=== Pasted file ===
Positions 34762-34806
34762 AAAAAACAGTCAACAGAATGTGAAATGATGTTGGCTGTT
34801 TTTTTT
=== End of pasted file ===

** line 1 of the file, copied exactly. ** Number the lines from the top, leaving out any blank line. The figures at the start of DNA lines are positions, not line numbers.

Positions 34762-34806